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St. Jude QuickSite, QuickFlex Defibrillator Lead Recall

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August 17, 2012 — St. Jude Medical voluntarily recalled the QuickSite and QuickFlex defibrillator leads on April 3, 2012. Although St. Jude has stopped marketing and selling the defibrillator leads, they are still implanted in thousands of people — approximately 60,000 QuickSite and QuickFlex defibrillator leads were sold in the United States. Although St. Jude does not recommend surgery to remove the recalled defibrillator leads, they are recommending they physicians continue to monitor patients on a regular schedule. The FDA has recently required St. Jude to conduct additional safety studies of the QuickFlex and QuickSite.

The QuickFlex and QuickSite are CRT devices. They are small, battery-powered units that are implanted in the chest of patients who have heart failure and need a defibrillator to deliver an electrical shock in the event of a life-threatening irregular heart rhythm.

According to St. Jude, they initiated the recall due to: “Visual observations of externalized conductors due to abrasion of the silicone insulation in the distal portion of these QuickSite and QuickFlex leads.” However, they caution that physicians may observe externalized wires without finding electrical or performance abnormalities.

The defibrillator lead is the wire that connects the defibrillator to the heart tissue. The problem with several St. Jude leads is that the insulation around the electrical wire can erode, allowing the wire to externalize outside the insulation. In some cases, the wire may malfunction, and either deliver an unnecessary shock or fail to deliver a shock during an emergency.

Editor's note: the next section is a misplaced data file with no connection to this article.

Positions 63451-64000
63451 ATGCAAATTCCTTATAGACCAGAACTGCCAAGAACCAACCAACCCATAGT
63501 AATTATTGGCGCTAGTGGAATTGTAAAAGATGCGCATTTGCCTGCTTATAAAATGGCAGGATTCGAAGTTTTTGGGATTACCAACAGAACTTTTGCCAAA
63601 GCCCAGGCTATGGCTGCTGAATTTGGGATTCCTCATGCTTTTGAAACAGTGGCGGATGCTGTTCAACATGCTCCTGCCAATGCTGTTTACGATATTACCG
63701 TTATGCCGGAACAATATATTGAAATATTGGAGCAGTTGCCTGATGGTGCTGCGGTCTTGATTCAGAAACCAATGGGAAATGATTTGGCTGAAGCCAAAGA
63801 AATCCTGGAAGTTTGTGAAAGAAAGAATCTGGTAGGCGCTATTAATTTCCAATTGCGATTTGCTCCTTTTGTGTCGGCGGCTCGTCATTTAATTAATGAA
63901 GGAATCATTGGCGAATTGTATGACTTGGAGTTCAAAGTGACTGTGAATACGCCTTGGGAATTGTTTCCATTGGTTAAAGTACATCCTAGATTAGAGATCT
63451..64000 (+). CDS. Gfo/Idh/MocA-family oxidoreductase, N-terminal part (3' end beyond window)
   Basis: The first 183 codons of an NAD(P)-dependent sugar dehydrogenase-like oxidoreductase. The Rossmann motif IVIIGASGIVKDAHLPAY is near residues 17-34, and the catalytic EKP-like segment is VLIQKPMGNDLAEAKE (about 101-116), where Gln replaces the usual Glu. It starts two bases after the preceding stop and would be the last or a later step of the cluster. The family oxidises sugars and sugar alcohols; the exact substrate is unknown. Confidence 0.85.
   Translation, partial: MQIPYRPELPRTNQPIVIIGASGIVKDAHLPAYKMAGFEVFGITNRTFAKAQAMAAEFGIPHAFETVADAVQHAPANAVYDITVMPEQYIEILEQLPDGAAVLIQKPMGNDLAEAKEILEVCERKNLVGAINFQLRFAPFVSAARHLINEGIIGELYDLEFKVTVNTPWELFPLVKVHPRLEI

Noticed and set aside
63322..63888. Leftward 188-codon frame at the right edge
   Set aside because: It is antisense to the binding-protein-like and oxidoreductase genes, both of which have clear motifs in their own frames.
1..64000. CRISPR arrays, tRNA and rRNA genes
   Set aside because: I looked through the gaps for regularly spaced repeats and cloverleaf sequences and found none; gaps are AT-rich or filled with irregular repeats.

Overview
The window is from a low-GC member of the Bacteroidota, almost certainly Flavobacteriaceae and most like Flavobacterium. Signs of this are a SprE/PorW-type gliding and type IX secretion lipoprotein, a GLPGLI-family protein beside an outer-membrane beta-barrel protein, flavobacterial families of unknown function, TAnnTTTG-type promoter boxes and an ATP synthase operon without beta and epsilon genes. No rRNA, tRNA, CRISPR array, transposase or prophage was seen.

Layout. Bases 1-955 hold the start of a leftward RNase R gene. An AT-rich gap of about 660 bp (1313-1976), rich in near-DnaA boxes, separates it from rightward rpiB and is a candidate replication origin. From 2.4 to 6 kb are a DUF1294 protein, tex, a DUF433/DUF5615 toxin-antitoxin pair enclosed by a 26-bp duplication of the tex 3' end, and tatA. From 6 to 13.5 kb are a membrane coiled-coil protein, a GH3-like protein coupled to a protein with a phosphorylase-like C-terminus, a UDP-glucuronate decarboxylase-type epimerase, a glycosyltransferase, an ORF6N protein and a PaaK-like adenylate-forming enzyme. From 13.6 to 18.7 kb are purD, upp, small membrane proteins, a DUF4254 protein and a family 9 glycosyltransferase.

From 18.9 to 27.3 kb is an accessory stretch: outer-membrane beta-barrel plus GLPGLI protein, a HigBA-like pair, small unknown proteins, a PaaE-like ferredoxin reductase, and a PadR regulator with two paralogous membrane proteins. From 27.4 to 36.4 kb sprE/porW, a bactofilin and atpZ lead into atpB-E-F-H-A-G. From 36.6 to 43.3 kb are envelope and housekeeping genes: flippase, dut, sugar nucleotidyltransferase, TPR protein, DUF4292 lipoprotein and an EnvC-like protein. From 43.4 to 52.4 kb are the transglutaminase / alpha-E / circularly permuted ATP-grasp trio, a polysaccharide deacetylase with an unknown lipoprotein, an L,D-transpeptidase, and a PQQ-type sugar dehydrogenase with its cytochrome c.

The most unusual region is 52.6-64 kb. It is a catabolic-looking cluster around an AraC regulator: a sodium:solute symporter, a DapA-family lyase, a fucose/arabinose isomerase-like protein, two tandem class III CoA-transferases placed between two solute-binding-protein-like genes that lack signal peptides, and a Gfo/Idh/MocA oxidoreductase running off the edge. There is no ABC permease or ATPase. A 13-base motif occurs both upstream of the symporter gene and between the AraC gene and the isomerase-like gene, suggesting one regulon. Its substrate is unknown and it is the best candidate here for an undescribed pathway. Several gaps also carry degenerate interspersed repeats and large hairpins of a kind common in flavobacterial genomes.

The FDA has recently required St. Jude to conduct a three-year post-marketing surveillance study of the the risks associated with the QuickFlex and QuickSite. The studies will help the FDA better understand how many people suffer problems with the devices, when these problems occur, how often serious injuries occur during surgical removal of the devices, and more.

In some cases, the FDA is recommending chest X-rays to check for externalized leads. They are not recommending that patients have the leads removed, because this surgery is very dangerous, except in cases where the leads are externalized and a voltage test is abnormal.

The recall of the QuickFlex and QuickSite follows the November 2011 recall of the St. Jude Riata and Riata ST defibrillator leads. The FDA is recommending that people with those defibrillator leads should undergo routine chest X-rays to check for externalized wires. In the recall for the QuickFlex and QuickSite, St. Jude recommended that physicians continue to monitor their patients are regular intervals.

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